Norwood v. Sherwin-Williams Co., 303 N.C. 462, 468, 279 S.E.2d 559, 563 (1981). See Rives v. Great Atlantic and Pacific Tea Co., 68 N.C.App. 594, 598, 315 S.E.2d 724, 727 (1984) (customer slipped and fell on grapes in grocery store). Furthermore, "[t]he issues of proximate cause and contributory *313 negligence are usually questions for the jury." Lamm v. Bissette Realty, Inc., 327 N.C. at 418, 395 S.E.2d at 116.

Plaintiff's evidence is sufficient to permit a reasonable inference that the liquid might not have been obvious to a customer exercising ordinary care. Plaintiff stated at his deposition that the floor and the liquid were similar in color. Gates stated at his deposition that he did not see the liquid until he actually came over to help the plaintiff after the fall. Taken in the light most favorable to plaintiff, these statements could reasonably lead to the conclusion that the liquid was difficult to discern. Hicks v. Food Lion, Inc., 94 N.C. App. 85, 90, 379 S.E.2d 677, 680 (1989).

Furthermore, a jury could reasonably find that a person using ordinary care might not have been looking at the floor in these circumstances. Defendant, carrying two large bags and following other customers, had just opened one door, passed through the doorway, and was only a few feet from the second door. A jury might find that a reasonably prudent person under these circumstances might be looking straight ahead and preparing to go out through the next door. "If different material conclusions can be drawn from the evidence, summary judgment should be denied." Spector United Employees Credit Union v. Smith, 45 N.C.App. 432, 437, 263 S.E.2d 319, 322 (1980). We conclude that defendant has failed to establish that plaintiff was contributorily negligent as a matter of law.

Accordingly, we reverse the trial court's grant of summary judgment for defendant and remand this matter for a jury trial.

Reversed and remanded.

WELLS, J., concurs.

HEDRICK, C.J., dissents.

HEDRICK, Chief Judge, dissenting.

Based on the logic of France v. Winn-Dixie Supermarket, 70 N.C.App. 492, 320 S.E.2d 25 (1984), disc, review denied, 313 N.C. 329, 327 S.E.2d 889 (1985), I must respectfully dissent from the majority opinion.

Plaintiff's argument on appeal is that the trial court erred in granting summary judgment for defendant because there are genuine issues of material fact and defendant is not entitled to judgment as a matter of law. Plaintiff argues that whether the dangerous condition existed for such a length of time that the defendant knew, or by the exercise of reasonable care should have known, of its existence is a genuine issue of material fact which makes summary judgment improper.

Plaintiff cites and relies on Warren v. Rosso and Mastracco, Inc., 78 N.C.App. 163, 336 S.E.2d 699 (1985). In that case, the plaintiff slipped and fell in human excrement which was on the floor of defendant's business. The defendant submitted affidavits from two employees which stated that they saw the excrement fall from an elderly woman walking immediately in front of the plaintiff. The plaintiff submitted her own affidavit which stated that the excrement she stepped in was dried and had footprints in it. This Court, in reversing summary judgment for the defendant, found that the evidence showed there were disputed facts as to how long the excrement was on the floor before the defendant stepped in it.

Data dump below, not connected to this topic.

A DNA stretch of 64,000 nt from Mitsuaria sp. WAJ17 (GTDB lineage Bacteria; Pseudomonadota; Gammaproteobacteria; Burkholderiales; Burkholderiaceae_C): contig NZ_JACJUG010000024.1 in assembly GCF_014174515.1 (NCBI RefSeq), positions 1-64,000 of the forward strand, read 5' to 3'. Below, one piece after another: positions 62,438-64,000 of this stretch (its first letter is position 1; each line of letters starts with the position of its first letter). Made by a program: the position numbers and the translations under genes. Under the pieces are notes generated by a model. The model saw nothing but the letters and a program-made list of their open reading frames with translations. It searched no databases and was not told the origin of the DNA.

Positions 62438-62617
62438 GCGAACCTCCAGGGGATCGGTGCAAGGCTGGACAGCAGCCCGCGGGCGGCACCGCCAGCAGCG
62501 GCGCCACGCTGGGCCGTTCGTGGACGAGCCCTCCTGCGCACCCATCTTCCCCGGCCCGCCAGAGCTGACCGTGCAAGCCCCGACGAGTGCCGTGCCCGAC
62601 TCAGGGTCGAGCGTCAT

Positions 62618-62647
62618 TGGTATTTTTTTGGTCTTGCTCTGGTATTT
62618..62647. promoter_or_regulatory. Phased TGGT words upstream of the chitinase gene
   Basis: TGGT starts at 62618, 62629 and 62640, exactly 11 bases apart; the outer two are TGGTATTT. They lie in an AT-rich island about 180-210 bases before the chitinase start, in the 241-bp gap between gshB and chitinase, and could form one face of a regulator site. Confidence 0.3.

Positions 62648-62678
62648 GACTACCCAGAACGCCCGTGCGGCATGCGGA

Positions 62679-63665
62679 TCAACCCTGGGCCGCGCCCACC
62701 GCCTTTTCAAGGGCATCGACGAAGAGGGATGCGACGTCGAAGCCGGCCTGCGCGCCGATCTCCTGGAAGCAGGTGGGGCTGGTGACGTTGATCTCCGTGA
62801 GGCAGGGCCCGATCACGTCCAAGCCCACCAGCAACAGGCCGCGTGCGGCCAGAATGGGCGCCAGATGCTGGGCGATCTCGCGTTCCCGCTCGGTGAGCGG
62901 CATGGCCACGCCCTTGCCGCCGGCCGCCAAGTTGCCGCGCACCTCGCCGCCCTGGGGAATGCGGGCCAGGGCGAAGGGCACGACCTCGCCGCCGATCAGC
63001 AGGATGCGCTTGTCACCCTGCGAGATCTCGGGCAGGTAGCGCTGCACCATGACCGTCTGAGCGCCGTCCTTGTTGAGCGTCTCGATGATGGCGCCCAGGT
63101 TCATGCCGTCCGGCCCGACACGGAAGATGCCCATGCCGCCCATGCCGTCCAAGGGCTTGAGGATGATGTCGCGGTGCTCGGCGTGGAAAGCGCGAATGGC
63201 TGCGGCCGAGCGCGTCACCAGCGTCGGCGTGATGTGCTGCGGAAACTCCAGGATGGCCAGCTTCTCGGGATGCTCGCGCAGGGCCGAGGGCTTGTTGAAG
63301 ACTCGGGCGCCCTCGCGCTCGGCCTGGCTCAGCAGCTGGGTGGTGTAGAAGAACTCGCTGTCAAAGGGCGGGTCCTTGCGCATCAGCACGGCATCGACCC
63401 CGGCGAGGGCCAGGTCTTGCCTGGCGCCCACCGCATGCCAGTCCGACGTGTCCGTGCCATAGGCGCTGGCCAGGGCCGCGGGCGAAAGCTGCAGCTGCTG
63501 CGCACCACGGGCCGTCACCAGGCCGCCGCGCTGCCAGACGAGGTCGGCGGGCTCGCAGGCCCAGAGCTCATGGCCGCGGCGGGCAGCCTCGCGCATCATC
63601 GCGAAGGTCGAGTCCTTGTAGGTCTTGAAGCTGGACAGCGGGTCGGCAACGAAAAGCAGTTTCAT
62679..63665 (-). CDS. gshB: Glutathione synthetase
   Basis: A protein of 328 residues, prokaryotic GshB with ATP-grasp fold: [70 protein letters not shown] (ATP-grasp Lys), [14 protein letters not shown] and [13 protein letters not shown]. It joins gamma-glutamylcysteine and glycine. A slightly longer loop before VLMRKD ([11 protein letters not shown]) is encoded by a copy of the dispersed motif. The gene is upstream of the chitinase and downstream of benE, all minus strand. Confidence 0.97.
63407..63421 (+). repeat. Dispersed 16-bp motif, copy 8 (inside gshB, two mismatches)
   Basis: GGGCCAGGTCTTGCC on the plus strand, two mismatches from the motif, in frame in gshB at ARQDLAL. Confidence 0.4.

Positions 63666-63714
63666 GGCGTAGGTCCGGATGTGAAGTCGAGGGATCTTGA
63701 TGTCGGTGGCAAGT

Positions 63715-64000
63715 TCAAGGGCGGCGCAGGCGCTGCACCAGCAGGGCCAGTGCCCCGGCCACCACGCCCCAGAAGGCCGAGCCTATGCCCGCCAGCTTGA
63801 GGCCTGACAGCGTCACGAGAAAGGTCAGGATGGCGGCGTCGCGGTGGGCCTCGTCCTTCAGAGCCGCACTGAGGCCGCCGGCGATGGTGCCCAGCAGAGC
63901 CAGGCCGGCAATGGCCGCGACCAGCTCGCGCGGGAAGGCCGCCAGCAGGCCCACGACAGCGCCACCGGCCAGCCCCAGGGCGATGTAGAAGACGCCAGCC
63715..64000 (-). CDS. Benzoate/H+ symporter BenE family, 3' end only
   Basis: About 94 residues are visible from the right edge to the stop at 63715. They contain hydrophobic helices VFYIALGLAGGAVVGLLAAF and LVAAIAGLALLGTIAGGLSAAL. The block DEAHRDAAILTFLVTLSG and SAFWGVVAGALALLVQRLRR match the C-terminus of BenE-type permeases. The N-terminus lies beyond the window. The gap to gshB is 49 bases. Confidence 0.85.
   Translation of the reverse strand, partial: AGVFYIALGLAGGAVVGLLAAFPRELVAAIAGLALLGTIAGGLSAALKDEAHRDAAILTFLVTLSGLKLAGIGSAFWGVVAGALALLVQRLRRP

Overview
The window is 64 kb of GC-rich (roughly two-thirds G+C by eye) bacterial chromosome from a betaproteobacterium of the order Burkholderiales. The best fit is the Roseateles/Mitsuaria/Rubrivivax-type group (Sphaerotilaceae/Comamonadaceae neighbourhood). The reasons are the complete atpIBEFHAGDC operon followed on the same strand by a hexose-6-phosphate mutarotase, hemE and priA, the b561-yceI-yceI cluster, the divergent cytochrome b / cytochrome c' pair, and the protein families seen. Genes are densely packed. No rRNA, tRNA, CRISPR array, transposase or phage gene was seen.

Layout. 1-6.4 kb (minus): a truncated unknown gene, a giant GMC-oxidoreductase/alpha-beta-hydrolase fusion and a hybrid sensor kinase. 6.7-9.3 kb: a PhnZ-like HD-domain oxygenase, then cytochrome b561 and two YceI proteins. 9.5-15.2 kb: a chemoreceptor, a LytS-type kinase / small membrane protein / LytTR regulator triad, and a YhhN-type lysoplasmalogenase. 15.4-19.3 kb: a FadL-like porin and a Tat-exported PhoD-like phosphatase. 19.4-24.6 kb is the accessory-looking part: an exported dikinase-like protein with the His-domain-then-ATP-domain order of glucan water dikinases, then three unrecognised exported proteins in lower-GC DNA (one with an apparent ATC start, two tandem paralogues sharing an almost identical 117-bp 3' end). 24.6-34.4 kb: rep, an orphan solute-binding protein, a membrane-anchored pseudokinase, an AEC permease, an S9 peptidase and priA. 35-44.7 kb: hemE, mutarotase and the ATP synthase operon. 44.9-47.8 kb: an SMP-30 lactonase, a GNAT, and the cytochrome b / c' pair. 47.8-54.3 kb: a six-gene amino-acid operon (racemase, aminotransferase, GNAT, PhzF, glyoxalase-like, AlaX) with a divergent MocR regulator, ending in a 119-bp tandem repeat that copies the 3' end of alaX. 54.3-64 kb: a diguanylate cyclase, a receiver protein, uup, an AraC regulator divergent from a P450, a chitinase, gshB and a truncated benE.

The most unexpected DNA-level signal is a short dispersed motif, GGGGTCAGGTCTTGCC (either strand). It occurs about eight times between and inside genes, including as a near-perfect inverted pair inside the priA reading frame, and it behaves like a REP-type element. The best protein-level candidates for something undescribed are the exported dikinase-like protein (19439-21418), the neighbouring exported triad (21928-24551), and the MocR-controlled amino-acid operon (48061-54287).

The present case is distinguishable because there are no disputed facts as to how long the puddle was on the floor before plaintiff stepped in it. The evidence in the record shows that the area was checked at 8:30 a.m., and again at 9:30 a.m. when the store opened, and at both times the floor was clean. Testimony was given that plaintiff's fall occurred sometime between 10:15 a.m. and 11:00 a.m. An eyewitness to plaintiff's fall stated in his deposition that he had observed the area for approximately fifteen to twenty minutes prior to the accident, and that he had not noticed the puddle nor had he seen anyone spill any liquid during that time.

Defendant argues that the facts and holding of France v. Winn-Dixie Supermarket, 70 N.C.App. 492, 320 S.E.2d 25, (1984), disc, review denied, 313 N.C. 329, 327 S.E.2d 889 (1985), are more closely *314 analogous to the case at bar. In France, the evidence tended to show that the plaintiff slipped and fell in a puddle of pickle juice on the floor of the defendant's store. Even though the plaintiff presented evidence that another customer, who had been in the store for fifteen or twenty minutes, had seen the broken jar and juice on the floor before the plaintiff fell, the court concluded that the jury could only speculate as to how long the pickle juice had been on the floor. Therefore, the court logically concluded that a directed verdict for the defendant was appropriate.

In order to hold a store owner liable for injuries suffered by one of its customers in its store, the injured customer must show that the owner negligently created the condition causing the injury, or that the owner negligently failed to correct the condition after actual or constructive notice of its existence. Hinson v. Cato's, Inc., 271 N.C. 738, 157 S.E.2d 537 (1967). If the unsafe condition causing injury was not created by the store owner or one of its employees, the customer alleging injury must show that the condition had existed for such a length of time that the store owner, by the exercise of reasonable inspection, should have known of its existence in time to have removed the danger or given warning of its presence. Pratt v. Tea Co., 218 N.C. 732, 12 S.E.2d 242 (1940).

Plaintiff does not allege that defendant negligently created the condition causing the injury. Furthermore, there is no evidence in the record showing when the spill occurred or for how long the dangerous condition existed. Testimony offered by the parties merely showed that the floor was clean as late as 9:30 a.m., and that an eyewitness had not observed anyone spill anything for the fifteen to twenty minutes prior to plaintiff's fall. Therefore, it follows that the trier of fact could only speculate as to how long the liquid had been on the floor and whether that length of time was such that defendant knew, or by the exercise of reasonable care should have known, of the existence of the hazard. Plaintiff has failed to meet his burden of proof and the trial court was correct in declining to speculate as to whether the condition had existed long enough to give defendant notice, either actual or implied. Therefore, I would affirm summary judgment for defendant.